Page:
A path can contain two kinds of anchor points: smooth points and corner points.
All smooth points, and some corner points, have tangent lines passing through them. Canvas displays the tangent lines when a point is selected.
A corner point can have one, two, or no tangent lines.When you select a corner anchor point with two tangent lines, each tangent line can move independently.
A corner anchor point with independent tangent lines
When you create paths with only straight segments, the anchor points are corner points. When you draw curved paths with the Curve, Freehand, or Auto Curve tools, the anchor points are smooth points. Adding anchor points to curved segments produces smooth points.
You can edit, reshape, and resize two adjoining curve segments independently by converting their smooth anchor point to a corner point.
Tab-click a corner point’s handle to snap the other tangent line into alignment and smooth the path
To smooth out a sharp turn in curved segments, change the corner point between them to a smooth point.
The corner point must have two tangent lines for this procedure. If it has fewer than two, first add tangent lines to the point.
An anchor point can have as many as two tangent line segments. Corner points can have one, two, or no tangent lines, and smooth points must have two. You can quickly convert a smooth point to a corner point by deleting one of its tangent lines. Also, to convert a corner point with one or no tangent lines to a smooth point, you must add tangent lines.
Straighten a curved segment by selecting it and using the Straighten command in the context menu. This command deletes the tangent line(s) that curve the segment.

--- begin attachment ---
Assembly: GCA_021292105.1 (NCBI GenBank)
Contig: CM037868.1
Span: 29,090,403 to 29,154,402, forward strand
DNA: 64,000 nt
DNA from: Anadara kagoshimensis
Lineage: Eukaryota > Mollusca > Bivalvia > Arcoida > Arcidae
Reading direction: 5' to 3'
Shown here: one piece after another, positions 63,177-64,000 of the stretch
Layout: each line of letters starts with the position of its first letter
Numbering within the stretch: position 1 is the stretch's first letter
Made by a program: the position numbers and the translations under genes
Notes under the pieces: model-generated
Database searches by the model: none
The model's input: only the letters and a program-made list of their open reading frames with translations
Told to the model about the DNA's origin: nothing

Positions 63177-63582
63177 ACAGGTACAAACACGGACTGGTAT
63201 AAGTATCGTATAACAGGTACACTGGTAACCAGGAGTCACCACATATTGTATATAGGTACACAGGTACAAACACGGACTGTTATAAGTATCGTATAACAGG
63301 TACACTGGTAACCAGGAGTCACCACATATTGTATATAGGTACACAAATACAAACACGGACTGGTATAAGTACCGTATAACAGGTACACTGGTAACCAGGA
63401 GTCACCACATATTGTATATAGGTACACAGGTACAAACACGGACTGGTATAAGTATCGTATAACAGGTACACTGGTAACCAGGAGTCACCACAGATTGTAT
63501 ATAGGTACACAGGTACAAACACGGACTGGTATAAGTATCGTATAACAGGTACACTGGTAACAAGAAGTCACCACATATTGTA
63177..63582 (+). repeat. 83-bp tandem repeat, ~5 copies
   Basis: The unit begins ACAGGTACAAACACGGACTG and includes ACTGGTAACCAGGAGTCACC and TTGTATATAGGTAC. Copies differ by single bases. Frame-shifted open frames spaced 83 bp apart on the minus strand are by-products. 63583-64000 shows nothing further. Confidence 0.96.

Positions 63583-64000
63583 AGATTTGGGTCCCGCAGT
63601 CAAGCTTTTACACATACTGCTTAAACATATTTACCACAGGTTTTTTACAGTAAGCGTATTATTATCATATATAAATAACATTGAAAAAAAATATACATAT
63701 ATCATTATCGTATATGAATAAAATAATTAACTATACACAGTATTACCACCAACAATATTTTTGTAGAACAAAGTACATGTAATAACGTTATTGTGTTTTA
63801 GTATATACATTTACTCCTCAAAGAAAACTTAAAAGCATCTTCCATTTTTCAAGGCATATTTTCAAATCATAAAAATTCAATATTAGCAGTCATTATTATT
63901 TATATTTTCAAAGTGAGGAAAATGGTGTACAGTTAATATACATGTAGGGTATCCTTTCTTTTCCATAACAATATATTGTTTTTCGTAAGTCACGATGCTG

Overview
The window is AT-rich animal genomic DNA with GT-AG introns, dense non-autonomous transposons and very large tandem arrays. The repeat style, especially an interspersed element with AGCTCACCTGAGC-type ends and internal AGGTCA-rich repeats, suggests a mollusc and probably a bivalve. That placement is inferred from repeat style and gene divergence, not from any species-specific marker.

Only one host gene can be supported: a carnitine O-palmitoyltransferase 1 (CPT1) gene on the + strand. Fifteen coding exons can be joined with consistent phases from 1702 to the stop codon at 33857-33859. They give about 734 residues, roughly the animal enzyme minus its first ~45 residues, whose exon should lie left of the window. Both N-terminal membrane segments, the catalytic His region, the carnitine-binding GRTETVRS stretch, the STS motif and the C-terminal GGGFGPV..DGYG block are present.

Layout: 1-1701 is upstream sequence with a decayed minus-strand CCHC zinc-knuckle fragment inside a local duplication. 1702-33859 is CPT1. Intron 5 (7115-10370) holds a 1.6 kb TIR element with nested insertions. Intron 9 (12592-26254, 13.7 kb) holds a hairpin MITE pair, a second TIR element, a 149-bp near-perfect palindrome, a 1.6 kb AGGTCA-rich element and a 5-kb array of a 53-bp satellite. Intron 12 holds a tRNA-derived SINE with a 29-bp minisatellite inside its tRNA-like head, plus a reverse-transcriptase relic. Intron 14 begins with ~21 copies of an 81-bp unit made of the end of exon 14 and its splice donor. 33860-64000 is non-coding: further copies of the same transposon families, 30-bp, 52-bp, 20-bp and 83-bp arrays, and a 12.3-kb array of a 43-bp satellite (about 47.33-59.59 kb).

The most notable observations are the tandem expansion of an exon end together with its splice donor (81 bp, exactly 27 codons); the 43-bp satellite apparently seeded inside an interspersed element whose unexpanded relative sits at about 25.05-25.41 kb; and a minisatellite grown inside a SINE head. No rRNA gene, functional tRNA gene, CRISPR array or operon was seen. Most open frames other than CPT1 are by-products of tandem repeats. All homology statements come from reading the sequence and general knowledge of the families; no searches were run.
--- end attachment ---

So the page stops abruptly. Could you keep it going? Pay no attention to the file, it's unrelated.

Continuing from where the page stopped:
To adjust the shape of a curve, in addition to moving points and segments along the path itself, you can adjust the tangent lines that control the curve. The angle of the tangent line affects the curve shape, while the length of the tangent line affects the size of the segment.
At a smooth anchor point, adjusting the angle of a tangent line affects the curves on both sides of the anchor point. At a corner anchor point, you can reshape the segments on each side independently. (See -Reshaping Paths by Editing Anchor Points.)
To do this
Add an anchor point
Delete an anchor point
Ctrl+Shift-click anchor point
Change the length of the tangent lines on both sides of a smooth anchor point at the same time
Ctrl-drag tangent line handle
Constrain tangent line to 45-degree increments
Shift-drag tangent line handle
Move tangent line segment independently (change anchor point from smooth to cusp)
Tab-drag tangent line handle
Align tangent line segments (change corner point with two tangent lines to smooth point)
Tab-drag tangent line handle
Add tangent line to an anchor point
Tab-drag an anchor point
Delete an anchor point’s tangent lines
Tab-click the anchor point or endpoint
Close an open path
Alt-click an endpoint
Reshape a segment without changing the tangent line angles
Press Tab and drag the segment
Reshape A segment and adjacent segments
Press Alt and drag a segment
Some vector objects have specialized properties and unique edit modes instead of the standard Path Edit mode; e.g., you cannot directly edit the path segments of dynamic objects, concentric circles, grids, multigons, spirals, and objects modified by the Envelope or Extrude commands; however, you can convert these objects to paths so you can edit them the same as any other vector object.